Q & A With Austin Burke
Q: What was that "lightbulb" moment when you knew you wanted to pursue music?
A: "When I was in college we had an early morning baseball practice, nobody was in the dorms. I was in my room alone since there were only the baseball players there. I had the whole dorm to myself and I thought to myself "what am I doing? I'm not having fun, this isn't enjoyable. I don't love it like I used to...". At that point my whole life was about being a left handed pitcher. I picked up a guitar, started playing a few chords and began singing songs I was listening to. A kid in the dorm came up to me a few weeks later, once school started. He was a rapper and asked if I wanted to sing on one of his tracks. I did that and was having so much fun. My wife Lexy was living in LA at the time and knew I didn't want to be in LA. I always loved Country Music, had never been to the south or Nashville, but I had an overwhelming urge to move there. I pretty much just saved up some money and told my parents I was going to do it. A lot of people said I was an idiot, but I moved with $650. I didn't know anyone in Nashville but just followed my gut."
Q: What's one of your biggest failures that you look back on and are very appreciative of?
A: "I definitely would say not signing a record deal. I think that's something I still want to do. I guess you could call it a “failure” though I'm glad I haven't signed one yet. In two instances, I've been in rooms with the head of a record label. As I'm sitting there, I was told the label was going to sign me but they didn’t. I feel like I've been let down so many times. Every label in town has told me no at some point. Even so, I'm happy I haven't signed one yet, because it has given me a perspective of Nashville and artists who are independent. A lot of artists don't see that perspective. I'm hoping there comes a time where a label makes sense and it all works out for me. Until then I'm happy to be independent, be an advocate and say "hey, you can do a lot on your own, make it far and be successful in this town". "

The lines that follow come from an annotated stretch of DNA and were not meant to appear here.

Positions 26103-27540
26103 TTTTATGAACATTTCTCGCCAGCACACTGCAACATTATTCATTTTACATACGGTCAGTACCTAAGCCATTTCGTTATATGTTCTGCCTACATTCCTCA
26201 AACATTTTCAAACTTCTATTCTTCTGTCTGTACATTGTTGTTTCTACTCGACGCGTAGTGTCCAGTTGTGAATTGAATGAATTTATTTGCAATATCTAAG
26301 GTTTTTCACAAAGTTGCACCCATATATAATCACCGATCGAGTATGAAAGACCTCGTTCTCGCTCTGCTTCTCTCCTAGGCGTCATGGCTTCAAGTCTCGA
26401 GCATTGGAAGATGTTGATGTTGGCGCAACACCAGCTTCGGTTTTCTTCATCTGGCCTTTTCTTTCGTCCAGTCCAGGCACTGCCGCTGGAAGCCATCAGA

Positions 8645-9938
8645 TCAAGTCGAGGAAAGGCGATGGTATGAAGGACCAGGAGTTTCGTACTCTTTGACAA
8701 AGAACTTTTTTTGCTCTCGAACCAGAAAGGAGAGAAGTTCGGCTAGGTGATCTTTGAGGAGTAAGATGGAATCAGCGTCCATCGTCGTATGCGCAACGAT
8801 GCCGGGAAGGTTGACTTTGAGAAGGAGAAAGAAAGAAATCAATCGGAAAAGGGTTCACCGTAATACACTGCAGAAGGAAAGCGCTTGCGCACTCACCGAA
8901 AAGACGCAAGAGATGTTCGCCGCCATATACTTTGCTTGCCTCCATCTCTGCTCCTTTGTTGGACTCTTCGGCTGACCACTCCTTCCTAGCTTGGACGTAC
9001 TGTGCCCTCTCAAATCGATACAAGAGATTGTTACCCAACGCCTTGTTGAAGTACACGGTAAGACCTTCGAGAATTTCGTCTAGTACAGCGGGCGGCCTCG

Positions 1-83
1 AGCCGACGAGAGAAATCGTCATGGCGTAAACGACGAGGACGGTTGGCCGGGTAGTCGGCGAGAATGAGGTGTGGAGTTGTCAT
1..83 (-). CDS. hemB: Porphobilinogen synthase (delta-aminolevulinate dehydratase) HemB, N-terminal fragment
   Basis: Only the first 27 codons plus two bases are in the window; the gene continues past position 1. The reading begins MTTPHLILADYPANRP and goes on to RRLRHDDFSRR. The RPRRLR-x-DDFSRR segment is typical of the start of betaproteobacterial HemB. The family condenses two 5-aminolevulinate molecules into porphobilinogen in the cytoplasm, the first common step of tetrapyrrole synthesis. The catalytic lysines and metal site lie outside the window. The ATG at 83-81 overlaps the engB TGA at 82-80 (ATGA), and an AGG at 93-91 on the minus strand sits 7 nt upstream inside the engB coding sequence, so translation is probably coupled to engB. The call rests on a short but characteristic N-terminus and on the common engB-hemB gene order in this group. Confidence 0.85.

Q: Who are some of the first people you met in Nashville who have influenced your career?
A: "I'd say the first person is a songwriter who I write with all the time. She's an upcoming songwriter named Ava Suppelsa. I've put out a lot of the songs that I've written with her. Ava is someone I connected with early because of her ability to know who I am. She knew who I was as an artist before I did.
Another influential person is Brandon Day, my producer. I met him early on. He has changed my sound, the way that people hear me and who I am as an artist.
There are other people that have been a big part of my life. Thomas Rhett gave me my first publishing deal and believed in me before a lot of people did. Vince Gill had me play at the Ryman with him and is someone who gave me chances that I probably didn't deserve.
Also, John Marks gave me a shot on Spotify and Storme Warren gave me a shot on The Highway. I owe a lot to those six people who have helped me over the last 5 years."
Q: What's some of the best advice you've ever been given?
A: "Last year I was having a hard time, not unusual, especially for newer artists. A lot of the venues we play closed down and touring was down as well. It was harder to get on playlists and things got smaller and harder to be a part of as an independent artist. I had a conversation with Thomas Rhett last year when I was having a bad day. He told me "you have to wake up everyday and ask God, do you still want me to do this?" To me, someone at that level wakes up everyday and says that says a lot. It demonstrated to me it's not always about looking at the end goal, that it's about looking at the right now and what's in front of you. I've been trying to do that - to stop forcing things, let God work and have things play out the way they're supposed to. It's been cool to have someone like Thomas Rhett as a mentor and to be able to talk about things like that."